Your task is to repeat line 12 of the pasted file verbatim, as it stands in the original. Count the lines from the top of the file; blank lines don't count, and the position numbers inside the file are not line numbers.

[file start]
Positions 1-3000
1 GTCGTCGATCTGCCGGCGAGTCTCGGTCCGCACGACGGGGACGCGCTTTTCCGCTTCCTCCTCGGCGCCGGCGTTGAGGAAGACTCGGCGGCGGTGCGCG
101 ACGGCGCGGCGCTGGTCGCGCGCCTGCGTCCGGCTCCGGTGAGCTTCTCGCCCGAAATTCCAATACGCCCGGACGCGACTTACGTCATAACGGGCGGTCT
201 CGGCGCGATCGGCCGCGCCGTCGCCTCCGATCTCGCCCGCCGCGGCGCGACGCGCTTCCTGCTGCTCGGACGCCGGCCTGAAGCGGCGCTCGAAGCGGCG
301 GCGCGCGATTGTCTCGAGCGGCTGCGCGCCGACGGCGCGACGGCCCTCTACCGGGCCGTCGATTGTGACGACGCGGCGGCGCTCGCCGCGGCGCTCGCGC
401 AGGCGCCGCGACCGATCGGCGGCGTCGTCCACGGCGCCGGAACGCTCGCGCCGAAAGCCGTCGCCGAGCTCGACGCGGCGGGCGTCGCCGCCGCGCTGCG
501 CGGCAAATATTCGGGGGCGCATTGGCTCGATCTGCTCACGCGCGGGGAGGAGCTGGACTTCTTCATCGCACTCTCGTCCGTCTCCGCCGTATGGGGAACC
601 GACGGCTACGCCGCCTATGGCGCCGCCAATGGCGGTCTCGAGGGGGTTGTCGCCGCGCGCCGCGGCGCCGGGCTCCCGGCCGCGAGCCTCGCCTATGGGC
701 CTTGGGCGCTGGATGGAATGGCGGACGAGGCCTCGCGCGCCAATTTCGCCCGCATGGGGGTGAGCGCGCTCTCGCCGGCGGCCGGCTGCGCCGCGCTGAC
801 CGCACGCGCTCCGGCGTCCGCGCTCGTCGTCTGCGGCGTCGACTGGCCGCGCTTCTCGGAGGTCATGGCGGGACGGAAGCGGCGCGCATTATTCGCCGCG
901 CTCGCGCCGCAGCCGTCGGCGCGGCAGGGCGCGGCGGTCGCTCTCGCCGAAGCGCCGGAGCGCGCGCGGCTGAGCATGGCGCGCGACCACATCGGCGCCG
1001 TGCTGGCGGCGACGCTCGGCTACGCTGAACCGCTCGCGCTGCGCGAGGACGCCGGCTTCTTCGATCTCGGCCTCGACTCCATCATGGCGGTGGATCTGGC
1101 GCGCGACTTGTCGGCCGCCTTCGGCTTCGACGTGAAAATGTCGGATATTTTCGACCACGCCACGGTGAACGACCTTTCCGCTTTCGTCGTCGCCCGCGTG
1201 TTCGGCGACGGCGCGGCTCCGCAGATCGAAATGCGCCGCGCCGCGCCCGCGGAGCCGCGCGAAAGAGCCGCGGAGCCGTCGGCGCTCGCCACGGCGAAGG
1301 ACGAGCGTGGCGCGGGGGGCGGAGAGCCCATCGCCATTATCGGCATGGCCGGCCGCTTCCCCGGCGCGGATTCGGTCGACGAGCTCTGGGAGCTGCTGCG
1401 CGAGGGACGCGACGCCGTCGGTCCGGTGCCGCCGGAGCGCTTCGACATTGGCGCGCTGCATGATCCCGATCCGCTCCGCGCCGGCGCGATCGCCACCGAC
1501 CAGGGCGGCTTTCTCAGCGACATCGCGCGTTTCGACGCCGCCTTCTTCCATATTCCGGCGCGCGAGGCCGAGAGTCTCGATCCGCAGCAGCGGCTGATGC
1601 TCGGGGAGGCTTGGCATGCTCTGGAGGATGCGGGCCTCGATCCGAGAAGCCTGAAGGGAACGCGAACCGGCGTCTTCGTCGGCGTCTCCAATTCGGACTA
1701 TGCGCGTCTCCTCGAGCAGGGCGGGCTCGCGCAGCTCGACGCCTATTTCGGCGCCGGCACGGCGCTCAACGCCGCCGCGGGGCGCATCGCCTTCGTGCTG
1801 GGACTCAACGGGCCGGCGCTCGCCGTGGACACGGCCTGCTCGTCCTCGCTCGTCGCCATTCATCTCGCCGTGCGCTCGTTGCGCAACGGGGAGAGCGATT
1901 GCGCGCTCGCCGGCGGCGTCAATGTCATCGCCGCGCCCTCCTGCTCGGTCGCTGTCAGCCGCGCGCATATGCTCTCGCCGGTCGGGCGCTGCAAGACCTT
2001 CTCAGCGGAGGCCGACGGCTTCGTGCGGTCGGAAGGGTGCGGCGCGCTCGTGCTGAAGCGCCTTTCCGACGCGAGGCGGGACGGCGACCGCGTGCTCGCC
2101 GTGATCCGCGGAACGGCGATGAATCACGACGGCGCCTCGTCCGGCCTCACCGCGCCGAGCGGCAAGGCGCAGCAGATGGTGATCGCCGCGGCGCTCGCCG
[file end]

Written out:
1001 TGCTGGCGGCGACGCTCGGCTACGCTGAACCGCTCGCGCTGCGCGAGGACGCCGGCTTCTTCGATCTCGGCCTCGACTCCATCATGGCGGTGGATCTGGC